May 022018
 

The Longest Day 2017 was truly one of the most memorable days of my life.”

Actress Amy Aquino, currently starring as Lt. Grace Billets on the Amazon series “Bosch,” is known for equally tough-as-nails characters she has brought to life on “ER,” “Being Human” and “Felicity.” She recently spoke with us about her deep familial connection to Alzheimer’s disease and how the color purple has inspired her participation in the Alzheimer’s Association’s fundraising event, The Longest Day, which encourages participants to select an activity they love — or an activity loved by those affected — to help end Alzheimer’s.

Amy, tell us about how Alzheimer’s disease has affected you and your family.

Six of the 12 Aquino siblings developed Alzheimer’s or dementia.

This disease has been a part of my life since my teens. My father had 11 siblings; half of those brothers and sisters developed Alzheimer’s or another dementia, including early-onset Alzheimer’s. The first relative I saw affected was my Aunt Rose.

Rose started showing signs of the disease in her late 50s, but neither she nor her doctors could identify what was happening; this was the early 1970s, and there was very little awareness of the disease. She lived in Philadelphia and my dad and another sibling living in the suburbs started getting emergency calls that she was wandering around the city. The whole family was traumatized, trying to figure out what was wrong with her and experimenting with various “cures”, until it was finally determined that Rose – like her father before her – had Alzheimer’s disease.

About 10 years later, one of my dad’s brothers was also diagnosed. Like Aunt Rose, Uncle Mike was brilliant, curious, vibrant and involved – all of Dad’s siblings were. Rose, my inspiration in gardening, lost her ability to garden, and Mike, an engineer, also lost his greatness to the disease.

Four siblings followed. Aunt Florence was fiercely independent throughout her life, building a long career in New York as an actress and playwright. Though she lived alone and had no children, she lavished attention on her nieces and nephews, and mentored hundreds of at-risk kids. Despite her having seen Rose through the disease, when she herself was hit with it she didn’t recognize it. Seeing her lose her independence – and how furious she was about being moved into memory care – was so hard to watch. As I watched her and the others grapple with dementia – including my own dad, near the end of his life— I realized that I almost couldn’t recall a time when I wasn’t witnessing some form of this disease. That is why I am trying to spread awareness of what Alzheimer’s takes away from both the person with the disease and the people supporting him or her.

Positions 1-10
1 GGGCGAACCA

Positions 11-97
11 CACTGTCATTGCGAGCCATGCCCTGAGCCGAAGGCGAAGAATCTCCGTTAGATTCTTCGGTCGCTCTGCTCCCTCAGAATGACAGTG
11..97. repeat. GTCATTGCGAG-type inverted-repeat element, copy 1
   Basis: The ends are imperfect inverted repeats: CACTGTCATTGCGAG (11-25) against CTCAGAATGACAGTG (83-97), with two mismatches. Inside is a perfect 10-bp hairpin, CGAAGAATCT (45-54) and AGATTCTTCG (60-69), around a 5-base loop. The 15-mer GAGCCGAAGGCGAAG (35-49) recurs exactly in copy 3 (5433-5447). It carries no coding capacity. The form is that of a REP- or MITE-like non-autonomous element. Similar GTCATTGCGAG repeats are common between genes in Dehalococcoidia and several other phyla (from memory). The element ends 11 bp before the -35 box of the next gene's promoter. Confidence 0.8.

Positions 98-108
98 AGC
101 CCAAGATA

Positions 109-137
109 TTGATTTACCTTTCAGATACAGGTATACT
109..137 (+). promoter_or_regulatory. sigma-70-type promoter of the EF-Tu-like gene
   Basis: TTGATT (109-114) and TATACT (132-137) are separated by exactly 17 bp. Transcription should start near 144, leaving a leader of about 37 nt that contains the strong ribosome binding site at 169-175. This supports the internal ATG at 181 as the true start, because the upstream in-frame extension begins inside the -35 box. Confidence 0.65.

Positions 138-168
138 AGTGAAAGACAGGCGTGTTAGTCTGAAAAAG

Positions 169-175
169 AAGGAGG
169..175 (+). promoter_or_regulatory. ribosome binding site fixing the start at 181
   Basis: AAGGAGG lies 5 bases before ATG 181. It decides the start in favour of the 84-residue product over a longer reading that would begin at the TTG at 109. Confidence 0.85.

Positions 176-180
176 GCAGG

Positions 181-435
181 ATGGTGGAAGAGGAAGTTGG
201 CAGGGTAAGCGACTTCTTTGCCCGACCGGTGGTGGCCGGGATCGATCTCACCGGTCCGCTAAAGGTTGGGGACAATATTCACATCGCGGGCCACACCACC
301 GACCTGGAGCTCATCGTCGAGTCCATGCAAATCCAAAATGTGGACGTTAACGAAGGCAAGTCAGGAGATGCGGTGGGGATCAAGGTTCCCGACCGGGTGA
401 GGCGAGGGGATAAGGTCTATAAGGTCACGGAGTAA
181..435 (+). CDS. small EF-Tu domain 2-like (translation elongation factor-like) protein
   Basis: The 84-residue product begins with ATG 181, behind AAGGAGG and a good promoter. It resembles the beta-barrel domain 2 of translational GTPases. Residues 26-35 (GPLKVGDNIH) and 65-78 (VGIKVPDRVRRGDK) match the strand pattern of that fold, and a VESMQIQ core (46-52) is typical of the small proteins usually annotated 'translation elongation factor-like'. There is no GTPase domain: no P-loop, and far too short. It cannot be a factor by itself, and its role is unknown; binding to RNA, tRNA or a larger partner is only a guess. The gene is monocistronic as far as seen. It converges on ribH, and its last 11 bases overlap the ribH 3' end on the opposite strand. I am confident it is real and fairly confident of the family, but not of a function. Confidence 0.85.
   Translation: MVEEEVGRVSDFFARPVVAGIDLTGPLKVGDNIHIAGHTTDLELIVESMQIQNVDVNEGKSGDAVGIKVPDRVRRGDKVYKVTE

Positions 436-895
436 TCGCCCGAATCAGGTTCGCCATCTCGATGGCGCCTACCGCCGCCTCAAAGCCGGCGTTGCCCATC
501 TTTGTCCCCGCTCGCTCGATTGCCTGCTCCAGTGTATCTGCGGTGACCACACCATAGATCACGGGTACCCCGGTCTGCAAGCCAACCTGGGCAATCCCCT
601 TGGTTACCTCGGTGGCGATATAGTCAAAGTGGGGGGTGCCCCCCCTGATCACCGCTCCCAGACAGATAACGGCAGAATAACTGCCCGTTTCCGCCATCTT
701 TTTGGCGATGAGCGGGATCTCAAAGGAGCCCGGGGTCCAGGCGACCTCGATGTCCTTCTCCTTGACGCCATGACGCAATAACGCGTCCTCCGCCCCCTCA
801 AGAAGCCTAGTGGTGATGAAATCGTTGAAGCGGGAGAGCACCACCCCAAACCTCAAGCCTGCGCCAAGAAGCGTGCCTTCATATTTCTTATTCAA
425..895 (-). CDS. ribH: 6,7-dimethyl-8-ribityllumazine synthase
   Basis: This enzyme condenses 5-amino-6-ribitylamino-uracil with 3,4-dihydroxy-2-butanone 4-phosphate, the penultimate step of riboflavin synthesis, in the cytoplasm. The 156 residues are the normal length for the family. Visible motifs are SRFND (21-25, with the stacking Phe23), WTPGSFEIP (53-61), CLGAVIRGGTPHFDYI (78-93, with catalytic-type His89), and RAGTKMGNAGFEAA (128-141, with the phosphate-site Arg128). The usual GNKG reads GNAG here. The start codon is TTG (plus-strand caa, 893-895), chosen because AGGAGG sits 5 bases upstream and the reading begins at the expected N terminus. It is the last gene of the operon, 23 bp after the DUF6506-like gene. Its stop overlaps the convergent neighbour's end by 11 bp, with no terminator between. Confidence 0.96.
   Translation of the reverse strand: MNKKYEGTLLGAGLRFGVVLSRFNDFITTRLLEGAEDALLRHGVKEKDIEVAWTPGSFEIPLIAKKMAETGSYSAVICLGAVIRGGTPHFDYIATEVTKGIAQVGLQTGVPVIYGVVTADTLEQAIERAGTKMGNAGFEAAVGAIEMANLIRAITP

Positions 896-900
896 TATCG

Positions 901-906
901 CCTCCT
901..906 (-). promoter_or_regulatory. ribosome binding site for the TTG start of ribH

You rocked your participation in The Longest Day last year. You were active on social media throughout the day, making blackberry jam with family and friends in honor of your dad and his siblings. Are you participating again this year?

I am definitely participating this year! I saw the first blooms on my blackberry bramble outside my kitchen window in March and I’ve been dumping the recent rainwater all over them. Last year I initially panicked about what I could do – then it hit me: I have a freezer full of blackberries that need to be made into jam! Since I learned gardening from Dad and his siblings, it was a perfect tribute. AND they are PURPLE! Last year I mailed out dozens of jars of jam to people who donated, and I’m looking forward to what this year brings.

I’m so excited about the Longest Day, I even came up with an idea I want to pitch to my neighbors, and anyone living in a warmer climate: LAVENDER. Not the color, but the plant. People all over Southern California are using lavender as an attractive and drought-tolerant landscape plant. In June it tends to be bursting with blooms that will eventually need to be cut back anyway. So what better way to raise awareness and reward donations than harvesting and sharing those beautiful, fragrant blossoms which, on top of it all, are Alzheimer’s purple!

How did you recruit people to participate in The Longest Day, and what was the day like for you, your friends and family?

Recruiting was as simple as sending out an email describing what I was going to be doing. My close friends and family have been aware of or have participated in jam making before, and were eager to show up and get purple. And I know that the promise of a thank-you jar of jam helped persuade a lot of people to contribute.

I had five people helping make jam in the morning hours and three midday; my young grandnieces came up from Irvine with their mom later in the afternoon and we made jam until early evening. We capped the day off with a celebratory dinner, which was a fantastic way to end such a special day. The next day I found a lovely note about the day that my niece Alyssa had drawn and left for me — it became the perfect thank-you card for those who contributed.

The Longest Day 2017 was truly one of the most memorable days of my life. It was a procession of wonderful friends who were genuinely so excited to come over and help the cause, and we all had a spectacular time. It felt very reassuring and uplifting to know how much this means to so many people. Not everyone I know is directly affected by Alzheimer’s disease, but they all completely understood how the folks around them were, and the love was palpable. Everyone wanted to be a part of it, and everyone loved getting their hands purple!

As someone who has seen this disease affect their family so much, what do you think someone should do if they suspect that someone they love has Alzheimer’s or dementia?